Last year — around this time — I bought an Amaryllis “Apple Blossom” (I know that they should really be called Hippeastrum). I wanted one after seeing one in flower at the parents’. I just couldn’t get over the fat onion-sized bulb and the single tall green spike upon which sat four voluptuous flowers, pointing in the compass directions. I had to have one and when they were reduced at the supermarket, I got one.
I took several pictures of it as it flowered last year and it turned out to be a real stunner, not just once, but twice as it produced two flower spikes in succession.
This was full-on flower-power when it was needed the most; in the depths of winter and it really cheered me up seeing it each day.
After all the flowers withered and dropped and the bulb was looking a little spent, I cut the old flower stalk down and continued to occasionally water it and generally keep it alive while I figured out what I was supposed to do with it.
I read that some people treat Amaryllis as a use-once-and-dispose job, as they are so cheap from the supermarket you can just throw the spent bulb out and buy another one for next year. After all the enjoyment I got from it, I didn’t have the heart to do that so I potted it into a larger pot with fresh compost (keeping the bulb neck proud of the surface) and once the weather began to warm up in Spring, it went outside into the full sun.
The bulb grew a set of long strap leaves and the whole lot stayed outside over the Summer. We had a some hot days where it got rather hot and very bright but I didn’t shelter the Amaryllis from that (general literature says you’re supposed to). I let the leaves soak it up and they didn’t seem to suffer from it.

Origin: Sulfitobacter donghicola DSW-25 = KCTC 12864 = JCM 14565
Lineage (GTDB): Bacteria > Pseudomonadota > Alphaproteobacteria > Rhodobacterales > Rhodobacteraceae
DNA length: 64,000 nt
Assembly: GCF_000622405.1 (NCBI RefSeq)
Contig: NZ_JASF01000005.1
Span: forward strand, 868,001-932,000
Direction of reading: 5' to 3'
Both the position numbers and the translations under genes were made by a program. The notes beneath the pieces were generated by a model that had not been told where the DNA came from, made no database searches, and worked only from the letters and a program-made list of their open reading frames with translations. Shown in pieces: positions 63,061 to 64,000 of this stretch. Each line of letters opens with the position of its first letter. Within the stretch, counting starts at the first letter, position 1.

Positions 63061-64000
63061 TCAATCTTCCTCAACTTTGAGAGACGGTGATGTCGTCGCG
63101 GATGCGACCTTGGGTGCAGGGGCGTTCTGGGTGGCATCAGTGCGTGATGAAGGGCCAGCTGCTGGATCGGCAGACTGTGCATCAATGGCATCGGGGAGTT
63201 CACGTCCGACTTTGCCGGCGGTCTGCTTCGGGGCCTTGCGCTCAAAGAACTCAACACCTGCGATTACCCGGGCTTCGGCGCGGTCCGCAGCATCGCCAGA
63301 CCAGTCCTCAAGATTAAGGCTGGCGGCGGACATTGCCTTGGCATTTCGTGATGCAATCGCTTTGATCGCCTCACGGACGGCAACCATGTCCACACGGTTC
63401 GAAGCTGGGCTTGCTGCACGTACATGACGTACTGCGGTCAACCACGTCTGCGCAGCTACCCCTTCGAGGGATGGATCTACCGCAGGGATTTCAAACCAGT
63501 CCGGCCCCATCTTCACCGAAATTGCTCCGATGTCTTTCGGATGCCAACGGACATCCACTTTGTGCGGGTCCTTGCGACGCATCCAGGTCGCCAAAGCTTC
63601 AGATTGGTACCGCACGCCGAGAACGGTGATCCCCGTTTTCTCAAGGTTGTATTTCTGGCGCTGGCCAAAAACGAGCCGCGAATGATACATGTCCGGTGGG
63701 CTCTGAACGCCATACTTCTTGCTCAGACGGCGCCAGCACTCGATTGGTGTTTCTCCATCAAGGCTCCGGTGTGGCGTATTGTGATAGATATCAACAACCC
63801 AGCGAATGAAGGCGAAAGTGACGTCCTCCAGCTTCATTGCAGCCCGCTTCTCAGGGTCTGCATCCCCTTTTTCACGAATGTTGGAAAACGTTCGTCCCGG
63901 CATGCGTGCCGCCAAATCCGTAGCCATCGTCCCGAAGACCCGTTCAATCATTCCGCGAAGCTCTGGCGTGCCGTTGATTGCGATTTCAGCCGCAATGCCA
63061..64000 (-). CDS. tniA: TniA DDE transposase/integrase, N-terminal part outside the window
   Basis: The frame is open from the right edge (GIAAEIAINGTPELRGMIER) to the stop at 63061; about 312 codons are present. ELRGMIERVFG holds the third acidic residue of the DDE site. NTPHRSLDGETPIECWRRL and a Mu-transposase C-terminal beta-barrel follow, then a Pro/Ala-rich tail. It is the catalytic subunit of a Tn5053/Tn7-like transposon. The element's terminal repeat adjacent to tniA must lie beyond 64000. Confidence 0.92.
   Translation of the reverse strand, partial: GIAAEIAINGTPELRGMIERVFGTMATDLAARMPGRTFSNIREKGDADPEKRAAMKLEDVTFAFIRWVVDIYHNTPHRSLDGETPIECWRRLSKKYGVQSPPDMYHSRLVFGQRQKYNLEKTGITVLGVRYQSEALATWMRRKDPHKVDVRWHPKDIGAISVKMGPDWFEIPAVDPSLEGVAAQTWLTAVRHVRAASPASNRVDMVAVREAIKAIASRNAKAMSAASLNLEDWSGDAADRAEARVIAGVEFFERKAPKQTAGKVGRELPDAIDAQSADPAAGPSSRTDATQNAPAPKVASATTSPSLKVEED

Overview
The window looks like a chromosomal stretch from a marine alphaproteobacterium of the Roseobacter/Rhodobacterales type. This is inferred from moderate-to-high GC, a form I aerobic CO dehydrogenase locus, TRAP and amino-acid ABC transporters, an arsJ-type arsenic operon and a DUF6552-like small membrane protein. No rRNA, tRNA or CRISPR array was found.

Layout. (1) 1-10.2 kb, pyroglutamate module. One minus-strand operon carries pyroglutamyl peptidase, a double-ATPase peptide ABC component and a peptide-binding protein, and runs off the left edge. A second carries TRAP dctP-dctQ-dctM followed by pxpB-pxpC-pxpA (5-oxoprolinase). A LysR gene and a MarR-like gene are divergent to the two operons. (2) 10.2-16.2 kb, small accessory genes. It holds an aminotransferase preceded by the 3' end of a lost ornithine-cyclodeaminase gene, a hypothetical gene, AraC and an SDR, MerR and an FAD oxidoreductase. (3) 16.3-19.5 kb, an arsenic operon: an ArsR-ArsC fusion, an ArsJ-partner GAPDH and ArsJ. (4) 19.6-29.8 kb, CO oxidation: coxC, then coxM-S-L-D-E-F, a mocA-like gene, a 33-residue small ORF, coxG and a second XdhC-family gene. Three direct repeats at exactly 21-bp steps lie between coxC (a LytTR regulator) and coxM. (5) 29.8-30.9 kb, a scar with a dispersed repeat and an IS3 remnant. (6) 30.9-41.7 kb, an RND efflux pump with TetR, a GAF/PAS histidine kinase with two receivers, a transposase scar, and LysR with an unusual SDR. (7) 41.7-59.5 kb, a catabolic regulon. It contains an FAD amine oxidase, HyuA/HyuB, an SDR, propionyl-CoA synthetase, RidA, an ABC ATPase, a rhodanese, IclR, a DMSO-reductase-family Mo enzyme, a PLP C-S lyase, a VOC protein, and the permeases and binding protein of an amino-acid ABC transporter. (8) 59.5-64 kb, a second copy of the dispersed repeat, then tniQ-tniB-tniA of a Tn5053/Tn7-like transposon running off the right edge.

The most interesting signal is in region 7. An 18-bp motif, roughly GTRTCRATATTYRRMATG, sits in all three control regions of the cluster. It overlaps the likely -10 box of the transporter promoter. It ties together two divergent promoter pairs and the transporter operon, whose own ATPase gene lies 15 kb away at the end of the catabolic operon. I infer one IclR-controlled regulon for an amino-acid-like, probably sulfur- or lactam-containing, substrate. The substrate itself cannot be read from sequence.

On the hottest days, I felt I could almost hear the roots hoovering up water and see the leaves pumping nutrients back into the bulb. As Summer moved into Autumn, we brought the Amaryllis back inside, gave it a really good soak and then went on holiday for two weeks.
Over this time the bulb wasn’t watered nor was the house kept heated, the low light (from being indoors), the lack of water and the the cold must have triggered something in the bulb. When we got back, the heating was turned on and I watered the Amaryllis pot since it had gone bone dry — it had also lost the oldest couple of leaves, but still had a healthy set of about six.
I was just beginning to wonder how I was going to tell the Amaryllis that it should start thinking about flowering again, when I spotted this emerging from the bulb:
That — emerging from the right of the bulb — is not a leaf because:
- Leaves grow from the inside middle
- It’s too fat and the wrong shape to be a leaf
- It’s obviously not a leaf
It looks as though the Amaryllis is beginning to flower again – woohoo!
The rate at which the new spike is growing tells me that it is definitely running on bulb juice. Now I just wait, and I’ll be seeing those flowers once again in a month or two.